“Lincoln in the Bardo” takes its inspiration from a heartbreaking fact: the death, at age 11, of Abraham Lincoln’s son Willie.
“Lincoln in the Bardo”
by George Saunders
Random House, 341 pp., $28
“The Sound and the Fury” grew out of an image that William Faulkner couldn’t shake: a girl at the top of a pear tree, looking in a window on the day of her grandmother’s funeral. Her brothers gazed up at the “muddy drawers” of the character Faulkner called “my heart’s darling.”
George Saunders’ first novel, “Lincoln in the Bardo” grew out of a heartbreaking fact: After the death of his 11-year-old son Willie, a distraught Abraham Lincoln visited the boy’s tomb on several occasions and held his son’s body in his arms.
Saunders, arguably America’s best short-story writer, saw the image as “a melding of the Lincoln Memorial and the Pieta” and spent 20 years trying to write it, first attempting a play before completing a novel that like Faulkner’s masterpiece uses multiple narrators, stream of consciousness, and the fractured thoughts of an innocent child to tell a story about the destruction of a family and the struggle and endurance of a country stained by slavery.
The author of “Lincoln in the Bardo” will appear Tuesday, Feb. 28, at 7:30 p.m. at Town Hall Seattle, 1119 Eighth Ave., Seattle; tickets $35-40 (includes book). 206-652-4255 or townhallseattle.org
“Lincoln in the Bardo” takes place in a graveyard where spirits unable to accept their death exist in a purgatory Buddhists (like Saunders) believe can be liberating or destructive. This bardo is a melancholy way station where phantasmagorical ghosts relive their earthly failures and wear the chains they forged in life. A young man humiliated in a desperate effort to find love spills his life’s blood onto a cold floor. A loyal slave cries out as his white “family” ignores him. A mother yearns for her beloved daughters.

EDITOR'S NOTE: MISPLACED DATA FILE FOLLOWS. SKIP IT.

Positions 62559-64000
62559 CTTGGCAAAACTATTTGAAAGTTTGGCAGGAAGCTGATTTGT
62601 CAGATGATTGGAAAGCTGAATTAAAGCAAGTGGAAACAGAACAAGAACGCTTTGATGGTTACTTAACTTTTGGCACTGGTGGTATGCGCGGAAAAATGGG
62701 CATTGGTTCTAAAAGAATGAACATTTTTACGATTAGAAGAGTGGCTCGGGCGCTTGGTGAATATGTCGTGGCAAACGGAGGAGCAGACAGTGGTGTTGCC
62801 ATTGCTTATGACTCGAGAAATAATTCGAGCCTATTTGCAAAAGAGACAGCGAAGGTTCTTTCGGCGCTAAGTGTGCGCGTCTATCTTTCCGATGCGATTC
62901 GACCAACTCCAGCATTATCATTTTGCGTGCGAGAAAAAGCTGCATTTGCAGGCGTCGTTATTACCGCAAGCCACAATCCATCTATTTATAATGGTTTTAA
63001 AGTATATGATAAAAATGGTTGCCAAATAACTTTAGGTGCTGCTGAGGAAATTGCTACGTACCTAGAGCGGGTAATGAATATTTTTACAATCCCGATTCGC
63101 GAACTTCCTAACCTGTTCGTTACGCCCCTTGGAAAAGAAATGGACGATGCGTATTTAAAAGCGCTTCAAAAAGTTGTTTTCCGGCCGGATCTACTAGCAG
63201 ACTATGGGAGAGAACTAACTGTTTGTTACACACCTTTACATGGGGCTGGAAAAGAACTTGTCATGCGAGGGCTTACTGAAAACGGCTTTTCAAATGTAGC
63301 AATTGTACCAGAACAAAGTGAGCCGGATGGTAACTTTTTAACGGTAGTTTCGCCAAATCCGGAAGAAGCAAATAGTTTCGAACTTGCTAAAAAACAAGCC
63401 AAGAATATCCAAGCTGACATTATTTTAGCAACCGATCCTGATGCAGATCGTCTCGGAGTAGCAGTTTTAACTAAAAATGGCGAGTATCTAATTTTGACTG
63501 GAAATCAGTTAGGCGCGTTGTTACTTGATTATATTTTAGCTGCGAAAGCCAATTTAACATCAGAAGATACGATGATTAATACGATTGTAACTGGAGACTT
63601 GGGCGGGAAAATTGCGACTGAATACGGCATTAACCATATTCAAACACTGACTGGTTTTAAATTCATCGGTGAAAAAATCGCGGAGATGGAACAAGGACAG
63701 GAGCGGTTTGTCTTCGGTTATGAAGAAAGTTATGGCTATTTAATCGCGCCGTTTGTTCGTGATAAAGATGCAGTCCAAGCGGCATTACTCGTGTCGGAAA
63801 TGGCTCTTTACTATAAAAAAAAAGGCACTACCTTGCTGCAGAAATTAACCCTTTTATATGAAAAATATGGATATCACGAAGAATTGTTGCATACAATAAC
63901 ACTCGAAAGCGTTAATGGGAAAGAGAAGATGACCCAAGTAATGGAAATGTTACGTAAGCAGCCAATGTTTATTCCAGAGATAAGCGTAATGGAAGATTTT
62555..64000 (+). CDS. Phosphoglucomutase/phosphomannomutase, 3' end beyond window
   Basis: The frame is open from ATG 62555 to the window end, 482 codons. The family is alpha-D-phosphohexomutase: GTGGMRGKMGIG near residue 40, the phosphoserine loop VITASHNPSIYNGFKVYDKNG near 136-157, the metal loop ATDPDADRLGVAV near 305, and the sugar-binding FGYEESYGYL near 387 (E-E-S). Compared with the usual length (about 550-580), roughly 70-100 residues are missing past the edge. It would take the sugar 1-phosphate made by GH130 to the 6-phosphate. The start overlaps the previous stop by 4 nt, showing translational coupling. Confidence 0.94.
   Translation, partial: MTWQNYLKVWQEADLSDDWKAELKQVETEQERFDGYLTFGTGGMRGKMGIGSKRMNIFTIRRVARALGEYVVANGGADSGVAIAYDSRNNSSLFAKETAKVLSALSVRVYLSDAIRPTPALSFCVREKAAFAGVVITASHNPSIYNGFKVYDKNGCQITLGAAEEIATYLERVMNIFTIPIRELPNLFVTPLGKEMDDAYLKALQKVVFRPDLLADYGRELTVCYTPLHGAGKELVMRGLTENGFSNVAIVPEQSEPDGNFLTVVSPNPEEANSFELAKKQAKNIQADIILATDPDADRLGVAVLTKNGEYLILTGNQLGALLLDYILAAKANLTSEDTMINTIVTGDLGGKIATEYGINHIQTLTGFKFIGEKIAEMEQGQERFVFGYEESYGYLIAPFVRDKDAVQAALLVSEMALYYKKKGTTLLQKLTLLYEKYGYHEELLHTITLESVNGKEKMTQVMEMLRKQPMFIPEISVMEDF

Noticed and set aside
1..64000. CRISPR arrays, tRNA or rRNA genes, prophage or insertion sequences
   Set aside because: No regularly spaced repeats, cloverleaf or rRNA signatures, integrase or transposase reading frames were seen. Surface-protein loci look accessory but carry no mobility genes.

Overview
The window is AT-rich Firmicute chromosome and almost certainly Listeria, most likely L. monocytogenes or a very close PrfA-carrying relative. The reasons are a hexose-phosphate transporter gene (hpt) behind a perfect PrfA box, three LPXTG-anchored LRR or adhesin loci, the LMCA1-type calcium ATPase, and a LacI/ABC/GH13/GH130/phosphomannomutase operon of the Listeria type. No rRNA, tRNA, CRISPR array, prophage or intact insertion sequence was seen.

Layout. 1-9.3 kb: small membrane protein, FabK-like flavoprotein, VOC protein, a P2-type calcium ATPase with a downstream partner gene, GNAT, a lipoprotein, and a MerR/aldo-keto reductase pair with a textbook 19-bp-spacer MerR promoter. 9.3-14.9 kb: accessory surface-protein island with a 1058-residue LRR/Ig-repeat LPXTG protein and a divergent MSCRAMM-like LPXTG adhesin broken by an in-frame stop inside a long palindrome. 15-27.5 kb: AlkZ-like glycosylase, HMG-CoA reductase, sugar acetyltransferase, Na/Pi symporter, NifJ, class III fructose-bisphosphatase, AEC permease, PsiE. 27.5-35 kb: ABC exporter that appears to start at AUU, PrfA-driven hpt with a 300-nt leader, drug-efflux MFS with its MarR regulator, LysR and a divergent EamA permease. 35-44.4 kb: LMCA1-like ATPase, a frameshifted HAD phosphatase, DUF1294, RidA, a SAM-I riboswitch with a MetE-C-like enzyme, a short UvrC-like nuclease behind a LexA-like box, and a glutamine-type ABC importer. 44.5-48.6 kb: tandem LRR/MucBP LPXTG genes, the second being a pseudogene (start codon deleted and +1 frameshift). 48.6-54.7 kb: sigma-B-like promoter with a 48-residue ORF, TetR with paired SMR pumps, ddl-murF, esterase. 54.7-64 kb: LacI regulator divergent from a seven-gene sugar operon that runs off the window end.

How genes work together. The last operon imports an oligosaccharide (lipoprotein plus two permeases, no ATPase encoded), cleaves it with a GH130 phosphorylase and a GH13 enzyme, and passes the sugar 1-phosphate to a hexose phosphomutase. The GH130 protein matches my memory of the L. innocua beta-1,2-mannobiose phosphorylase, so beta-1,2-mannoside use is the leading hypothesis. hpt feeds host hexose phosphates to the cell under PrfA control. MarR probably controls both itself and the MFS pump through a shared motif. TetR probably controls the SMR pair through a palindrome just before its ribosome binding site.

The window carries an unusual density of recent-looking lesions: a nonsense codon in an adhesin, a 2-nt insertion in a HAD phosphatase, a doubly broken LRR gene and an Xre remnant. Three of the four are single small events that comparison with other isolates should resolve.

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Into the cacophony comes Willie Lincoln, fair-haired favorite of his indulgent father, “a child of bright intelligence and of peculiar promise” according to the pastor who delivered the eulogy at his funeral. Typhoid took Willie Lincoln on Feb. 20, 1862, when the president was desperately trying to turn the needle of the Civil War toward the north. Willie’s death brought Abe Lincoln low (Mary Todd Lincoln never got over it) and caused him to ride to Oak Hill Cemetery after midnight and cradle his son once again. Saunders uses excerpts from history books, real and imagined, to set the terrible scene: a lavish White House party where the worried Lincolns kept going upstairs to check on Willie, the funeral procession where two white horses pulled Willie’s hearse and two black horses drew Lincoln’s carriage through the muddy streets.
As in life, Willie is a source of light in the bardo, an inspiration to the lost souls flitting about disconsolately. His connection to his father is so strong that it threatens to stop his spiritual journey and drag Lincoln — and the country — down. Lincoln’s ability to “Free myself of this darkness as I can, remain useful, not go mad” saved the Union. It also inspired the inhabitants of the bardo to accept their fate, forgive themselves, and get on with their afterlives.
In a 2013 commencement address at Syracuse University, Saunders implored the new graduates to incline toward the big questions, ignore the trivial, and discover “the luminous part of you that exists beyond personality — your soul, if you will.” His novel follows the same path, and gets there.